Aachen University is one of the largest research university campuses, not only in Germany, but also in Europe.  It is also among the leading European scientific and research universities.  The university is quite proud that its facilities developed the first all-metal aircraft and the diesel-soot filter and it established the first wind tunnel and the first particle accelerator.  Aachen University prides itself as having the greatest density of business start-ups, university spin-offs, and engineering offices in Germany.  It is routinely referred to as the “silicon valley” of Europe.

 

Aachen University is Pretty International

Aachen University hosts almost 10,000 international students from 125 countries and the university encourages the strong participation of students at all levels in the university’s policies and procedures.  As its website emphasizes, the ‘Aachen Way’ requires that, “. . . for each individual topic and process under consideration, the right people are identified and brought together.  The successful governance of the university is characterized by the interplay of bottom-up processes and top-down coördination, together with an appreciation of engagement, collaboration, and pragmatism.  This progressive form of strategic decision-making is not at all typical of how universities are governed.  So, according to RWTH Rector Ernst Schmachtenberg, ‘it deserves the quite fitting designation of the Aachen Way.’”

 

The City of Aachen

What about the city of Aachen?  For openers, it was the principle coronation site for the Holy Roman emperors and German kings from the Middle Ages to the Reformation.  How livable is it for students?  It is eminently livable!  Charlemagne liked it so much that he’s still there—why wouldn’t you like it?  The Aachen cathedral contains the Palatine Chapel, the best surviving example of the original Palatine Chapel built in the 12th century by the Sicilian king, Roger II, in Palermo, Italy.

Do you like museums?  The nearby Suermondt Ludwig Museum, open since 1877, displays German sculptures from the 12th to the 16th centuries and includes works by Tilman Riemenschneider, Hendrik Douvermann, and Arndt van Tricht.  Paintings include works by Cranach the Elder, Cornelis Engebrechtsz, and Aelbrecht Bouts.  It also proudly displays works by the Spanish artists Francisco de Zurbarán, Luis de Morales, and Jusepe de Ribera and the Italian artist Bartolomeo Manfredi.  The museum’s holdings include major works from Netherlands and Flanders by Willem Claeszoon Heda, Anthony van Dyck, Frans Snyders, Jacob Isaacksz van Ruisdael, Jacob Jordaens, Frans Hals, Joseph de Bray, Willem Kalf, and Jan Boeckhorst.  The Suermondt Ludwig Museum is worth a visit on its own; for anyone living and studying in Aachen, it is indeed a bonus.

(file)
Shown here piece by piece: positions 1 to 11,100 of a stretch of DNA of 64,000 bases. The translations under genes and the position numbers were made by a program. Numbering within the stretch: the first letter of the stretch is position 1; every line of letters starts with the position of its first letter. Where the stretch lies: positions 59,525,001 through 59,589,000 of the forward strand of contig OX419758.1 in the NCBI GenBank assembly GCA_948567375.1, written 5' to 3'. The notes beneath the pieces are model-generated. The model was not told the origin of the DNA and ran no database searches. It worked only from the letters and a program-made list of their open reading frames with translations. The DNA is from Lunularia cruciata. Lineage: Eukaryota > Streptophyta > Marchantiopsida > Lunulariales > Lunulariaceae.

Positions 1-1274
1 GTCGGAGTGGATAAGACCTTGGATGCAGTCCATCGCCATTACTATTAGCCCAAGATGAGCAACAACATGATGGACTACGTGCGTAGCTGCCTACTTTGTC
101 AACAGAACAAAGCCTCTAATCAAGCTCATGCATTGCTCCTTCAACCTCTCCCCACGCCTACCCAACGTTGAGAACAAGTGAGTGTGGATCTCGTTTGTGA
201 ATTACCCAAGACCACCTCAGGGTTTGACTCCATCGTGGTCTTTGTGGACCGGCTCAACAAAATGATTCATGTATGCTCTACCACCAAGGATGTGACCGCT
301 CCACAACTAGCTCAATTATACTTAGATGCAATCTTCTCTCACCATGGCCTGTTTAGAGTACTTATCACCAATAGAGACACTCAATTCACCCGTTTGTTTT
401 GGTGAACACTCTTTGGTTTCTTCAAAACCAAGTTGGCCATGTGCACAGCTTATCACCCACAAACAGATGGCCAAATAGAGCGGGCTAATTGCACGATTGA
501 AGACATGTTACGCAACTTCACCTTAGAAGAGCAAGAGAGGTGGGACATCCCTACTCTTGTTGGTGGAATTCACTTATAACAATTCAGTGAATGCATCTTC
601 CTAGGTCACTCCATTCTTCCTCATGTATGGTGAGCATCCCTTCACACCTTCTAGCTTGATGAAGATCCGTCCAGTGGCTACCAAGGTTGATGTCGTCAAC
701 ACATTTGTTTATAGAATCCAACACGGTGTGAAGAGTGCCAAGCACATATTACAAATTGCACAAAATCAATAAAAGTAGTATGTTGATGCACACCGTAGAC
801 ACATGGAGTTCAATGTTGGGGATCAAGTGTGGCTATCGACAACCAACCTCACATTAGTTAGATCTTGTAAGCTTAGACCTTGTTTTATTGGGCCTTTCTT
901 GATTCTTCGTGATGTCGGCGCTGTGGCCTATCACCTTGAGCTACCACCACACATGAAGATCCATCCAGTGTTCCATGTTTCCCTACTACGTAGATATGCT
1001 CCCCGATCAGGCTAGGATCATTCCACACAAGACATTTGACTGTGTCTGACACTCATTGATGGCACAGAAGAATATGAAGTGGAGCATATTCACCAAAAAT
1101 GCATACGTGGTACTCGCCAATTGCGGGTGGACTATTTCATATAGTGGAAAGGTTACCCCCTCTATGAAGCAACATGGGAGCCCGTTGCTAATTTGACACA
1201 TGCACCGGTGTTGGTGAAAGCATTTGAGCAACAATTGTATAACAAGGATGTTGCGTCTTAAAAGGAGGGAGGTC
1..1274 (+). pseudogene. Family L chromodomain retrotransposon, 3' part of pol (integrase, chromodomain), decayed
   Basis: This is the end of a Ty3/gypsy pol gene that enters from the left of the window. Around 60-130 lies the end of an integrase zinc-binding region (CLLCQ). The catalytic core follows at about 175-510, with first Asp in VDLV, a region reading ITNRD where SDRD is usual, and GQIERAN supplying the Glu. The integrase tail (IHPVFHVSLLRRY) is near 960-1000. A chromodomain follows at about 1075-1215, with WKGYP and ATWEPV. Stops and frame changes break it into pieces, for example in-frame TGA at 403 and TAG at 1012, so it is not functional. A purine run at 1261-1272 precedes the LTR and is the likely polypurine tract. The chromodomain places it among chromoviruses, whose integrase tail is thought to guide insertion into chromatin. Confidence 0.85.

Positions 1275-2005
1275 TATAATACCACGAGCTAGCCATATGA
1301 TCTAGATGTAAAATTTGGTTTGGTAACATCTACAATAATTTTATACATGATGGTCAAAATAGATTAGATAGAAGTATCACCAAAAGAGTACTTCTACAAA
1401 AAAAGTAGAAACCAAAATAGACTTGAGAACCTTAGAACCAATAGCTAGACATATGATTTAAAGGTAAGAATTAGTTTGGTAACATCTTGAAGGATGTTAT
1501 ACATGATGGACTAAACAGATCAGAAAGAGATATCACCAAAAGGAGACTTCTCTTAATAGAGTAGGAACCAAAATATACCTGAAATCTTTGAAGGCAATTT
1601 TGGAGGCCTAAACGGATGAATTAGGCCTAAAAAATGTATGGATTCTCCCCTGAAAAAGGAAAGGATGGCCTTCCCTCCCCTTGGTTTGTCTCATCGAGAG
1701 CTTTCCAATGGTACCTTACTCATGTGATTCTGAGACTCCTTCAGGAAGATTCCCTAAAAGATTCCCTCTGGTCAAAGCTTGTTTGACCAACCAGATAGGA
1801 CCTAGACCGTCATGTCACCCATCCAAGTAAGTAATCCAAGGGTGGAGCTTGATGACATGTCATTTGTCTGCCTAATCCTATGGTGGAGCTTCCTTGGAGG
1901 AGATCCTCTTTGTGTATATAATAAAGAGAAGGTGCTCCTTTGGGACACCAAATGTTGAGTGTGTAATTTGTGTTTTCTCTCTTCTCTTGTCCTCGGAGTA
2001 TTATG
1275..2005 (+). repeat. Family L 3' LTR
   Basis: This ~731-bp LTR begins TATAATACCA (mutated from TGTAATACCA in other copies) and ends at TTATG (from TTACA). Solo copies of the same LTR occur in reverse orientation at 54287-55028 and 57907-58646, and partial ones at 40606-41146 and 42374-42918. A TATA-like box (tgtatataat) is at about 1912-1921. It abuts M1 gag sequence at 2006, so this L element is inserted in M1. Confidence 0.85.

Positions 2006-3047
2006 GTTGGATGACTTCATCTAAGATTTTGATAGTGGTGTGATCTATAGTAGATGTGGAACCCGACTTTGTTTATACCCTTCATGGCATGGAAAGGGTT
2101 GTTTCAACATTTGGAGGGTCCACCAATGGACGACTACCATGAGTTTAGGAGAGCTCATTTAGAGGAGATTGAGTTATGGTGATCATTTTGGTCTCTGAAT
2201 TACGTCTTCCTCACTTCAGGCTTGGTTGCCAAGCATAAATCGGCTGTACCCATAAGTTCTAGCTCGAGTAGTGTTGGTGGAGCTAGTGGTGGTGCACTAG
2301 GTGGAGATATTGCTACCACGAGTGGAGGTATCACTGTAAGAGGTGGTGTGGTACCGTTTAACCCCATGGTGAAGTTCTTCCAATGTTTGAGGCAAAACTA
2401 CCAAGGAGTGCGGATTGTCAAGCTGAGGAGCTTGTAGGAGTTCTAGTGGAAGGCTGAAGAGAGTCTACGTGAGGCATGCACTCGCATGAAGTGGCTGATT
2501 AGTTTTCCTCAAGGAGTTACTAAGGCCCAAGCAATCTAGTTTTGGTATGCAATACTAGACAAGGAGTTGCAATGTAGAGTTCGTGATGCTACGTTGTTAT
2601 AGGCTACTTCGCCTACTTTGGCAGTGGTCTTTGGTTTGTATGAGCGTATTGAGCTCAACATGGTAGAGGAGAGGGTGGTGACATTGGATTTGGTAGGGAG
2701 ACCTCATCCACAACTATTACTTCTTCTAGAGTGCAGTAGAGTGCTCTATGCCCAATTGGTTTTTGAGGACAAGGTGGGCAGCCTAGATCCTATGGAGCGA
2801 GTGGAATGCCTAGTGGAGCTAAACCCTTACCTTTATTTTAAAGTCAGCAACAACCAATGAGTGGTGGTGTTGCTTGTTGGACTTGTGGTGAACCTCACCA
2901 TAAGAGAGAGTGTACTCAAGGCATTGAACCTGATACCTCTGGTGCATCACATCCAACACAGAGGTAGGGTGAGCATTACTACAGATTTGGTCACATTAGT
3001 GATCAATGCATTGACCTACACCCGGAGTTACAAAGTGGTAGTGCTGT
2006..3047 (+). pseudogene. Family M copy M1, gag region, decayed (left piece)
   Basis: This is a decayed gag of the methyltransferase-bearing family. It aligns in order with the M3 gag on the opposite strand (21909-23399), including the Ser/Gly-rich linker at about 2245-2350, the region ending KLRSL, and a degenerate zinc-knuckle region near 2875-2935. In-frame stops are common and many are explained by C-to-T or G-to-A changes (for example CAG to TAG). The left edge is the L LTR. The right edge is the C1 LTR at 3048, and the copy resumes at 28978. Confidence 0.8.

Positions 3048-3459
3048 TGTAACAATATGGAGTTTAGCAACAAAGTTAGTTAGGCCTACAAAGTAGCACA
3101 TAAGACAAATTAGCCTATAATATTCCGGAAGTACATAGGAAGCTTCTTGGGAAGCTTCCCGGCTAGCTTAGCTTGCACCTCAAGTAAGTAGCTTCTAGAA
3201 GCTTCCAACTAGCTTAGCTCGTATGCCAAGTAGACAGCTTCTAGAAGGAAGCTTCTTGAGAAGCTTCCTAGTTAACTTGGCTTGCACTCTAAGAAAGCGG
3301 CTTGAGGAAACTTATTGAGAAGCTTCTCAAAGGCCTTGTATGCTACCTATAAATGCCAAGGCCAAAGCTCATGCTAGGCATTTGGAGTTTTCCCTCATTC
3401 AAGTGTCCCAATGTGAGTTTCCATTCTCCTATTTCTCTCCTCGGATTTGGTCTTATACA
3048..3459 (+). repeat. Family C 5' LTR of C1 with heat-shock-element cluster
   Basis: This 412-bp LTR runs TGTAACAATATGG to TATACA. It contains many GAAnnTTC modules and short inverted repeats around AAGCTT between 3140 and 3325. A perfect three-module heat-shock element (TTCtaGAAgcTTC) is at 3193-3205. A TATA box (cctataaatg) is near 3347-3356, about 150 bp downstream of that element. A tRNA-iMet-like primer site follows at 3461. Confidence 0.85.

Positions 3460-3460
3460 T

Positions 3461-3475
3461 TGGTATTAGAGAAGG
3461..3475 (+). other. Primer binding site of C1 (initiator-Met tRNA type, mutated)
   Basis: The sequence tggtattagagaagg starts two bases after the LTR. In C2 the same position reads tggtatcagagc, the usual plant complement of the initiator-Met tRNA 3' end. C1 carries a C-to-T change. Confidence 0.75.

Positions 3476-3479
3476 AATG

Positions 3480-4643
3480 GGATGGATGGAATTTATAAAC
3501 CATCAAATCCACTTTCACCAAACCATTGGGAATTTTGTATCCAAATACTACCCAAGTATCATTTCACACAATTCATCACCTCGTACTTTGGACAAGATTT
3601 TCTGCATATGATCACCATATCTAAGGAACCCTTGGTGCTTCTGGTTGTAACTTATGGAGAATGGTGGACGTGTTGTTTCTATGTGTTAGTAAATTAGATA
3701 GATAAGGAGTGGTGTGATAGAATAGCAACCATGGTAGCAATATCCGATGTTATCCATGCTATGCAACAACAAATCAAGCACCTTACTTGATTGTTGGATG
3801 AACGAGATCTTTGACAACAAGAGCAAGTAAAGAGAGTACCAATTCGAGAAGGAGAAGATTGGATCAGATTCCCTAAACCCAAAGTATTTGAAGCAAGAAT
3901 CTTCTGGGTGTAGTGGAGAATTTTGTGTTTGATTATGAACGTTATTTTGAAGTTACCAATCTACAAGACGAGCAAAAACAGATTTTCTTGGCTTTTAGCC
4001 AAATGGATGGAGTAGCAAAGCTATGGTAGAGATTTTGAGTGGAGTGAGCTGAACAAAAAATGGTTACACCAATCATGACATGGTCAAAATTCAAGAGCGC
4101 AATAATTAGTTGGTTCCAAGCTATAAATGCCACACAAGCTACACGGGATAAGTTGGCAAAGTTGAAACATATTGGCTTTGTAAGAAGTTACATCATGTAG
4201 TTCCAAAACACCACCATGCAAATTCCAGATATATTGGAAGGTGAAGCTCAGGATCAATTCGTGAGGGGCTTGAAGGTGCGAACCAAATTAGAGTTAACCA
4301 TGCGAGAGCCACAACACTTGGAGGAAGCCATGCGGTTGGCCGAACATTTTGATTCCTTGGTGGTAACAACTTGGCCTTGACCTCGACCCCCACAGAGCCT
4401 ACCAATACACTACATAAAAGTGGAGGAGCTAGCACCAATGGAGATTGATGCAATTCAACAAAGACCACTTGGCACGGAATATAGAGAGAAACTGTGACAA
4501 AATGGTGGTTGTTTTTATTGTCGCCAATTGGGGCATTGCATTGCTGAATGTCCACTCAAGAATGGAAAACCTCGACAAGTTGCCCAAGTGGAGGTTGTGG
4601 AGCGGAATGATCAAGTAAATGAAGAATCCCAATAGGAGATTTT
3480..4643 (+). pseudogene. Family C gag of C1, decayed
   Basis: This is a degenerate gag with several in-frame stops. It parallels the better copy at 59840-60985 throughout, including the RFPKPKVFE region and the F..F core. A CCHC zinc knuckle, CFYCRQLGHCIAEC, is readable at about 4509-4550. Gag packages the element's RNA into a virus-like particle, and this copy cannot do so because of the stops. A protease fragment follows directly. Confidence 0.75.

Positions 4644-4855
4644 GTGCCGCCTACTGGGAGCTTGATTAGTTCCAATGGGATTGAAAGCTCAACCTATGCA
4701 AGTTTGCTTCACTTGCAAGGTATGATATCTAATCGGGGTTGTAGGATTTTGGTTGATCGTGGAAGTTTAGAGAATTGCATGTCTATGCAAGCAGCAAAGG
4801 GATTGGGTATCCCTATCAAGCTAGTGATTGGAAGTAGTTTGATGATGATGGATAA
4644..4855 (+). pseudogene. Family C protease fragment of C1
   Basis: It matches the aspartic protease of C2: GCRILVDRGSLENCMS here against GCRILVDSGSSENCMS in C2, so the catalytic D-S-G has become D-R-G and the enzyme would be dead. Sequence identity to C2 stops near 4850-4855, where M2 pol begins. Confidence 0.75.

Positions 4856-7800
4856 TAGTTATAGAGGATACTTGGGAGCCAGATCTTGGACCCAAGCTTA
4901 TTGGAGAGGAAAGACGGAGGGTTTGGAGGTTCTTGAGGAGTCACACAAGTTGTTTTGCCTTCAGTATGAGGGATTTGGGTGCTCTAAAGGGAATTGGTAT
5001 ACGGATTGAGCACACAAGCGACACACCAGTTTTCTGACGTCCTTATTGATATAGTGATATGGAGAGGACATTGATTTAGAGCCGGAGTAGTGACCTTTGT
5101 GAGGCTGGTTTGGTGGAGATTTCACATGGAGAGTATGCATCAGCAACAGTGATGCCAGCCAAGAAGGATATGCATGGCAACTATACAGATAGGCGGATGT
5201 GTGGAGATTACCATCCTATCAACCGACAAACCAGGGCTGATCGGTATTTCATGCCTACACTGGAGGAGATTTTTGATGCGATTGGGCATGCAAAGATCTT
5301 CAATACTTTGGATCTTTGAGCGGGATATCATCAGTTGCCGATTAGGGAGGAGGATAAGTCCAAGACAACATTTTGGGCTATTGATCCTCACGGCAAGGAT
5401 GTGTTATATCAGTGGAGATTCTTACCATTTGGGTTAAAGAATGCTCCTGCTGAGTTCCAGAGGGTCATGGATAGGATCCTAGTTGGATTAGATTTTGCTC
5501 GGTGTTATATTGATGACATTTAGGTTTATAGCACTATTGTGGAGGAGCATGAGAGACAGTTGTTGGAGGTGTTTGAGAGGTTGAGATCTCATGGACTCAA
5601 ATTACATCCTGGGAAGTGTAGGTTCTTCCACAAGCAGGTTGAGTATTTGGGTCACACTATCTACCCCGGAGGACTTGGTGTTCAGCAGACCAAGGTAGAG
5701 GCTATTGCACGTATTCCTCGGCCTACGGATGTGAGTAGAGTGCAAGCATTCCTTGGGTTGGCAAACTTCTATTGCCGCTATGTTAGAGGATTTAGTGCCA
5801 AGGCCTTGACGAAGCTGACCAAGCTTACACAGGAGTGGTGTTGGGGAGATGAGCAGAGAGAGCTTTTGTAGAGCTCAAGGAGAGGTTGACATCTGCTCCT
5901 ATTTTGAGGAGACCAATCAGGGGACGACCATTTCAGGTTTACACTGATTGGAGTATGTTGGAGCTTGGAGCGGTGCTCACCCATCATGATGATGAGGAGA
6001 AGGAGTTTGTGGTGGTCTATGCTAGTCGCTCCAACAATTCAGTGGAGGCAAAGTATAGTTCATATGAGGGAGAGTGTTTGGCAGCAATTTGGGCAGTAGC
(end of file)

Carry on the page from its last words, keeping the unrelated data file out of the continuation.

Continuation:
Need to kick back and relax?  Check out the Schwertbad-Quelle in Burtscheid, an Aachen suburb.  It has the warmest natural spring in Germany (76° C.).  Worked up an appetite?  Let me recommend the Turkish/Italian Restaurant Pont Pascha at Pontstraße 116, Aachen.  It offers pizza, salads, pasta, baked pasta dishes, and baked vegetable dishes.  All in all, it offers good food and value for money.  For a light snack, try a printen from a local bakery.  It’s an engraved pastry unique to Aachen, somewhat similar to an elongated gingerbread biscuit, and the European Union has awarded it a so-called “protected designation of origin,” i.e., only accredited Aachen bakers may bake and sell them.  It’s a treat, it’s not expensive, and, once you’ve eaten one, you’ve got bragging rights over folks back home who haven’t had one.  Each printen is baked in a form that leaves the imprint of a person on the length of the pastry.  While the precise recipe is a secret, the ingredients allegedly include cinnamon, aniseed, clove, cardamom, coriander, allspice, and ginger—all sweetened with sugar-beet syrup.

Be sure to consider Aachen University in your evaluation of Germany universities to begin, continue, or complete your university education and visit Aachen before you decide on any other university.  You owe that to yourself.  Good luck!

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University of Würzburg

Study in Germany in Wurzburg
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1st of a Series on German Universities